|Publication number||US4158351 A|
|Application number||US 05/774,472|
|Publication date||Jun 19, 1979|
|Filing date||Mar 4, 1977|
|Priority date||Dec 14, 1976|
|Also published as||DE2710102A1, DE2710102B2, DE2710102C3|
|Publication number||05774472, 774472, US 4158351 A, US 4158351A, US-A-4158351, US4158351 A, US4158351A|
|Inventors||Masahisa Ando, Keigo Kato, Masami Yamazaki, Yosio Kuroiwa|
|Original Assignee||Toyota Jidosha Kogyo Kabushiki Kaisha|
|Export Citation||BiBTeX, EndNote, RefMan|
|Patent Citations (7), Referenced by (21), Classifications (14)|
|External Links: USPTO, USPTO Assignment, Espacenet|
The present invention relates to a flow control valve utilized for an exhaust gas recirculation apparatus of a so-called exhaust gas pressure control type.
An exhaust gas recirculation apparatus of the so-called exhaust gas pressure control type which includes, in combination, a pressure control valve and a vacuum control valve for maintaining a predetermined constant pressure of the exhaust gas to be recirculated, has already been proposed. Recently used in this type of apparatus is a flow control valve adapted for controlling the amount of exhaust gas directed to the pressure control valve in accordance with the engine load, in order to carry out an ideal EGR operation.
An object of the present invention is to provide a detailed design of the above-mentioned flow control valve which is capable of solving some problems encountered during the actual use of the valve.
Other objects and advantages of the invention will become apparent from the following detailed description, with reference being made to the accompanying drawings.
FIG. 1 schematically illustrates an exhaust gas recirculation apparatus of an exhaust gas pressure control type, to which a flow control valve according to the present invention is applied;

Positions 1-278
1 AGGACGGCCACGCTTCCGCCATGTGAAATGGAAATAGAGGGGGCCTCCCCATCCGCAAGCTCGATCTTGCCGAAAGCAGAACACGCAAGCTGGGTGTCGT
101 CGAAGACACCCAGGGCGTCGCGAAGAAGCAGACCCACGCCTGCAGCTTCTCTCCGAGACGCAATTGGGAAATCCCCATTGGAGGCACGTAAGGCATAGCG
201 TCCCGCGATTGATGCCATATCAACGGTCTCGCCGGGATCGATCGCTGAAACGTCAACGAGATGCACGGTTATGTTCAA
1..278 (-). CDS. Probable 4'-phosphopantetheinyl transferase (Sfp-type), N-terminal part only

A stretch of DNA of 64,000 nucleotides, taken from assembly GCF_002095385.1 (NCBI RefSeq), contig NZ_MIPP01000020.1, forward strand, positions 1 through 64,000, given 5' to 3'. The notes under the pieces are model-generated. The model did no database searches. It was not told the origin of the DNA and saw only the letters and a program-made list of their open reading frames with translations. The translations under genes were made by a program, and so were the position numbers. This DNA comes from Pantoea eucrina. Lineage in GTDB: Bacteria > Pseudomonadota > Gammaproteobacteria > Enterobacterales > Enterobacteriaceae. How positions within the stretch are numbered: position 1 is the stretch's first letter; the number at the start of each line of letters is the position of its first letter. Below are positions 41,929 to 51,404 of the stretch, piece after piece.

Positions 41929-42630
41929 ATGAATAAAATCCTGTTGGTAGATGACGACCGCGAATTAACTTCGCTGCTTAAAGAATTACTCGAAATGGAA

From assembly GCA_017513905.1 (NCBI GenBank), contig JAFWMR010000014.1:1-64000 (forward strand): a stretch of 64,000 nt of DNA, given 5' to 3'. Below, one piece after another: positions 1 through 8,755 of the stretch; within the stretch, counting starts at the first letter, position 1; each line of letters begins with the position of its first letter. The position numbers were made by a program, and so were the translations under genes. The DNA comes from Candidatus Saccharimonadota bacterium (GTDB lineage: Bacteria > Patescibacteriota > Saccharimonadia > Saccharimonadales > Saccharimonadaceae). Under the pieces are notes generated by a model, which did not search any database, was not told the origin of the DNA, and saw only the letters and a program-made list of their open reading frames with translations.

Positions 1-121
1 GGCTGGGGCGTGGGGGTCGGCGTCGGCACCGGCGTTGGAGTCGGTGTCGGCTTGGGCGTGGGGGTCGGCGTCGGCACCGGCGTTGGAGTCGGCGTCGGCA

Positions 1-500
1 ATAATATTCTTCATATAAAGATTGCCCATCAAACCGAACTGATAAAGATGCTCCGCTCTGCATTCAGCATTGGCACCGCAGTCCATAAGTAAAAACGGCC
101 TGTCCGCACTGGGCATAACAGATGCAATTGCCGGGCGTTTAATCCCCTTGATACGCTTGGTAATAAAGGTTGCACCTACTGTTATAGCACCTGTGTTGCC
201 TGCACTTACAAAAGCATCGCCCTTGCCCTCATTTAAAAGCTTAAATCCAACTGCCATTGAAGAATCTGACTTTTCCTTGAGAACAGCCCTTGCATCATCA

FIG. 2 is a detailed sectional view of the flow control valve according to the invention;
FIG. 3 is a view taken along the III--III line of FIG. 2;
FIG. 4 is an enlarged view of a portion of FIG. 2, and;
FIG. 5 is a view taken along the V--V line of FIG. 4.
In FIG. 1, the exhaust gas recirculation apparatus of the so-called exhaust gas pressure control type, to which the present invention is applied, comprises an exhaust gas pressure control means, including, in combination, a pressure control valve 10a, a vacuum control valve 12a, and a flow control valve 34a. The pressure control valve 10a has a valve seat 20a located on an exhaust gas recirculation passageway (EGR passageway) 18a connecting an exhaust manifold 14a of the engine 13a to an intake manifold 17a of the engine. A valve member 22a is connected, via a rod 26a, to a diaphragm 24a which is urgd by a spring 23a so that the valve member 22a is moved toward the valve seat 20a. A vacuum signal chamber 25a formed above the diaphragm 24a is connected, via a vacuum signal tube 33a, to a vaccum port 32a (so-called EGR port) which is located slightly above a throttle valve 16a when the throttle valve 16a is in its idle position. The distance between the valve member 22a and the valve seat 20a can be controlled in accordance with the level of the vacuum signal, in the vacuum signal chamber 25a, in other words, the vacuum force applied to the disphragm 24a. Therefore, the pressure P of the exhaust gas in the EGR passageway 18a at a position located between the pressure control valve 10a and the flow control valve 34a is controlled in accordance with the vacuum level in the vacuum signal chamber 25a.